|Posted by SteveFicca on May 4, 2012 at 11:25 PM|
By Steve Ficca, The Mouth of MMA Editor
Brazilian Jiu Jitsu and MMA schools are everywhere now. Things have come a long way from the days where there might be a school or two in your state, and even fewer black belts to be found. Times and have changed and with the rapid evolution of our sport, schools are sprouting up everywhere. So how do you choose the one that's right for you?
I spent a good amount of time traveling the country and visiting some of the top schools out there. In just four years of Jiu Jitsu I have been fortunate enough to have visited 24 of the best schools in the United States, more than most practitioners will visit in a lifetime. I feel that my unique experiences put me in a position where I can critique schools in a way that many can't. I'd like to go through some of the reasons to choose (and not choose!) a school.
-Location: This has to be the number-one reason why people choose their school. Coming in fresh and unknowingly, the few brave souls that want to give this "barbaric sport" a try will venture into the academy closest to their house. If you get lucky, Lloyd Irvin or Gracie Barra set up shop right down the road from your house, and you've got a brilliant black belt just a hop, skip, and a jump away. Everything is peachy, and you'll get good in no time!
But what happens if you don't get lucky? Chances are you may have found either:
A: some heavyweight monster who looks like he just won his last bar fight. These guys are slamming each other all over the mats with reckless abandon, getting hurt like clockwork, and heel hooking each other like there's no tomorrow.
B: a traditional martial artist who feels that his accomplishments in his field of expertise (which are sometimes impressive) combined with his UFC watching experience, allow him to waltz right onto the mat with his black belt on and teach a BJJ class. I'm sorry Mr. Miyagi. It doesn't work that way.
-Schedule: It's important to find a place that offers a schedule you can swing. Let's face it, the greatest school on earth won't get you better if your work schedule doesn't allow you to ever make it to training.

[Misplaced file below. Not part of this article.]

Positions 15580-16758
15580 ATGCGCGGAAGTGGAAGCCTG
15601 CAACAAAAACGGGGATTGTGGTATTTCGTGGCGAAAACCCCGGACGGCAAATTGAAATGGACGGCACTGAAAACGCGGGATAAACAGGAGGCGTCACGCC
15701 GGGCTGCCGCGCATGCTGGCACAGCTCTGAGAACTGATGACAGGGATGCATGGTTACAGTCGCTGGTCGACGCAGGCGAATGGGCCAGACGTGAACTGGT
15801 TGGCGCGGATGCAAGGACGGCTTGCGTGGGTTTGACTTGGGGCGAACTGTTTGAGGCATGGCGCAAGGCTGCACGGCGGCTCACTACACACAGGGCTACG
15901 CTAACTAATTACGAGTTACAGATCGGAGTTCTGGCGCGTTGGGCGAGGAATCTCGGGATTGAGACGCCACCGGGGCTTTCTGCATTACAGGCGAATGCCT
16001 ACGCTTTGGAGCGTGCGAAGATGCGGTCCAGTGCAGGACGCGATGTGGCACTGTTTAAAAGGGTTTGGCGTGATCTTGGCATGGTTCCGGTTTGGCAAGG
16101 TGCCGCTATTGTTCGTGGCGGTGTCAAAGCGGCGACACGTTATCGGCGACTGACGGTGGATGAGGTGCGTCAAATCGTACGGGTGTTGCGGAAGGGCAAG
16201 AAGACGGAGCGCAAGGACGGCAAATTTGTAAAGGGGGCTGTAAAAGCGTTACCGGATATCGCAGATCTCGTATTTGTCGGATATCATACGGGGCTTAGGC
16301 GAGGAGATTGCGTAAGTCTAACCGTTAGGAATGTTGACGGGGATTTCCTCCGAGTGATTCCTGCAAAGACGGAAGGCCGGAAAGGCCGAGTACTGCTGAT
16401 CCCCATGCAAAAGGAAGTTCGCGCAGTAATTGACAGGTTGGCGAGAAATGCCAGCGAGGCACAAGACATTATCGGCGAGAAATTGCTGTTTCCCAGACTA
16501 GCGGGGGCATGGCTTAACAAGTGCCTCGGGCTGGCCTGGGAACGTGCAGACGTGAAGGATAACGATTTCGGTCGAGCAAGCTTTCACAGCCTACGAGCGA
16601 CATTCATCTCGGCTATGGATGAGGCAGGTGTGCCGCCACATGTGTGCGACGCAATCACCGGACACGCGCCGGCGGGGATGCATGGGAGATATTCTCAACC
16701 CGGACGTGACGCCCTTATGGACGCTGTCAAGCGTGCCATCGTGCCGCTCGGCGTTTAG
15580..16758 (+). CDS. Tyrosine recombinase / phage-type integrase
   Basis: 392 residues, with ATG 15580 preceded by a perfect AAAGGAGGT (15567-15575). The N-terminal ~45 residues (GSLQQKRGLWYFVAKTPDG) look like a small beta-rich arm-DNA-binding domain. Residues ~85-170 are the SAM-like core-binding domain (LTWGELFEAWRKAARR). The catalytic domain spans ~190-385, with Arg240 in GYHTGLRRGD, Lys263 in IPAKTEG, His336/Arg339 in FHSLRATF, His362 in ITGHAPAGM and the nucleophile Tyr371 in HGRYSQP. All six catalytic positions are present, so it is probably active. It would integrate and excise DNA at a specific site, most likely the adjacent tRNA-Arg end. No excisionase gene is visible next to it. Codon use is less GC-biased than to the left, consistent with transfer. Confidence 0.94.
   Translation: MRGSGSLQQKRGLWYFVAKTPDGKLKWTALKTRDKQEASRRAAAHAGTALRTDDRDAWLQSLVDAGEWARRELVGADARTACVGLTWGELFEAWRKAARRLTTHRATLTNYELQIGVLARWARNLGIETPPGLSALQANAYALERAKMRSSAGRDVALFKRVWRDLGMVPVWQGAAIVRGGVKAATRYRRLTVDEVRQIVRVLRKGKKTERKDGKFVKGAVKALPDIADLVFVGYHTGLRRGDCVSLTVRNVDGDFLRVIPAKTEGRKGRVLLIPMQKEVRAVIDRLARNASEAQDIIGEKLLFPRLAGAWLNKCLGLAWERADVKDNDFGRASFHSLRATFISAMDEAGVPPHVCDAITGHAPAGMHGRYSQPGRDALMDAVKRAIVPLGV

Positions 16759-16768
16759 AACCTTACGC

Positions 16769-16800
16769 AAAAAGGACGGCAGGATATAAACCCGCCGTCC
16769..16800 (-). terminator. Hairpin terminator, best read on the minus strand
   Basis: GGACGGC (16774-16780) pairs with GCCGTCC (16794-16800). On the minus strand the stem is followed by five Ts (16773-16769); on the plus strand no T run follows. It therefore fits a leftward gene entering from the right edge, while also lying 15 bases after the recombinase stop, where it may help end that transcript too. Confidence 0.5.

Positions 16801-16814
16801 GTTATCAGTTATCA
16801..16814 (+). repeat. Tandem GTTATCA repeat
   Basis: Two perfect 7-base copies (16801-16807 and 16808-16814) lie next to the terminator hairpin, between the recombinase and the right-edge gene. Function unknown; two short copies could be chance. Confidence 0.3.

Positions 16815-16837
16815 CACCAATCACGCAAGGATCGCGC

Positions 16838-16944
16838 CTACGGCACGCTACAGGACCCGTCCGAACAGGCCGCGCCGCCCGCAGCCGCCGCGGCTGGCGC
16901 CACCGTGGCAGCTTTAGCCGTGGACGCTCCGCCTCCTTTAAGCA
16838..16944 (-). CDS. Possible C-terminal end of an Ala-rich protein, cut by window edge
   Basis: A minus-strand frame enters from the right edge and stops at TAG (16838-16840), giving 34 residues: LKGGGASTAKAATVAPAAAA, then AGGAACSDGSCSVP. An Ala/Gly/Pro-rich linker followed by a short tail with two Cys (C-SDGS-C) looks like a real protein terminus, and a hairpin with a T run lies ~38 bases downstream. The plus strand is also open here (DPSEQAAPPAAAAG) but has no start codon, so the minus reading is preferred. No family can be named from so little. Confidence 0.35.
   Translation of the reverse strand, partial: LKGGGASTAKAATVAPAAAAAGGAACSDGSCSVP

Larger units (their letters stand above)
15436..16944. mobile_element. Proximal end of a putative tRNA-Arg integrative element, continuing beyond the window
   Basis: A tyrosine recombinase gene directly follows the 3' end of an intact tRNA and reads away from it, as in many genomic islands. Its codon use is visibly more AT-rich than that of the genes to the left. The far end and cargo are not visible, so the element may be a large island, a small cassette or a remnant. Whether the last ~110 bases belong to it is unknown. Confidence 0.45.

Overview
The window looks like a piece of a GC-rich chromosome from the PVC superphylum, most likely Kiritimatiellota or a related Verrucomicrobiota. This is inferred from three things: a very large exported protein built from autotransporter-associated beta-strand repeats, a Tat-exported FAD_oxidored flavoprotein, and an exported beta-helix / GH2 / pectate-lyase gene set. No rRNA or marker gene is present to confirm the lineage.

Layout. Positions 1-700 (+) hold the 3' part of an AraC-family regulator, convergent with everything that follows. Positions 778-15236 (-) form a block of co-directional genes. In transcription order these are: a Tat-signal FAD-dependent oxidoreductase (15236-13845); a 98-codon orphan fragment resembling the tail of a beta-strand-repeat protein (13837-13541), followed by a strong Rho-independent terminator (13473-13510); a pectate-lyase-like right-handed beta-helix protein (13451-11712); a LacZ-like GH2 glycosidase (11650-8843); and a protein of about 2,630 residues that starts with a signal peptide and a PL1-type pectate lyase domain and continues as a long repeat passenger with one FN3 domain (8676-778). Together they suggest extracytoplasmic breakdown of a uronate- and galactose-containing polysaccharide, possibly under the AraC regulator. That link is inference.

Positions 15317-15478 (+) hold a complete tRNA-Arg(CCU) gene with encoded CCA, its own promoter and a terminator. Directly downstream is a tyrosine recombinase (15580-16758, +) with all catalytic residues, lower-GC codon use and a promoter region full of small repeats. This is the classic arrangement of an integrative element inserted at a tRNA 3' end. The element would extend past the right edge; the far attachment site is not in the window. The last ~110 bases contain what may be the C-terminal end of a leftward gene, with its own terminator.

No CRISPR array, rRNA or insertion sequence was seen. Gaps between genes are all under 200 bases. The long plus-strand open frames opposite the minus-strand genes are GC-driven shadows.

-Attitude: If you're not surrounded by a bunch of humble guys eager to help you at every turn you're not doing it right. This art is intended to breed a level of humility and promote a friendly training environment. Tough guys walk into MMA gyms all the time (see guy A), but only the open-minded student who checks his ego at the door and is willing to dedicate himself to getting better should be welcome to train at your gym. Lots of guys start off like this as white belts, but if your purple belts are brash bullies, you're in the wrong place.
-Technique: For me this is the biggest. Does the stuff I'm being shown really work? If I'm going to be training somewhere, I have to be able to trust the instructor's technique and attention to detail. We've all come across that meathead white belt who thrashes around violently, hurts his training partners, and thinks it's what makes him good. Some schools actually promote this behavior. Can you imagine that guy at purple belt (again, see guy A), learning from his black belt clone? It happens. A good school will focus just as much on defense as it does on offense, probably more. My rule: if you have blue belts who can't upa or elbow-knee escape I am NEVER coming back.
-Variety: If you're looking to become a well-rounded BJJ practitioner or fighter, you need a good mixture of gi and no gi. I've been to outstanding schools who just don't balance out their regimens. One of these schools had a curriculum that was about a 90/10 split. Seriously??? What if I'm training solely for self-defense and one day, I'm attacked by an assailant who's not wearing a jacket? No bueno guys!
These are just a few of the basic things I'd look for when choosing a school. Thanks to Google, it's pretty easy to get a jump on a place before going in. Do a little homework, and if you're fortunate enough to live in an area populated with a few different schools, shop around and find the place that's right for you.
Categories: Fighter Journals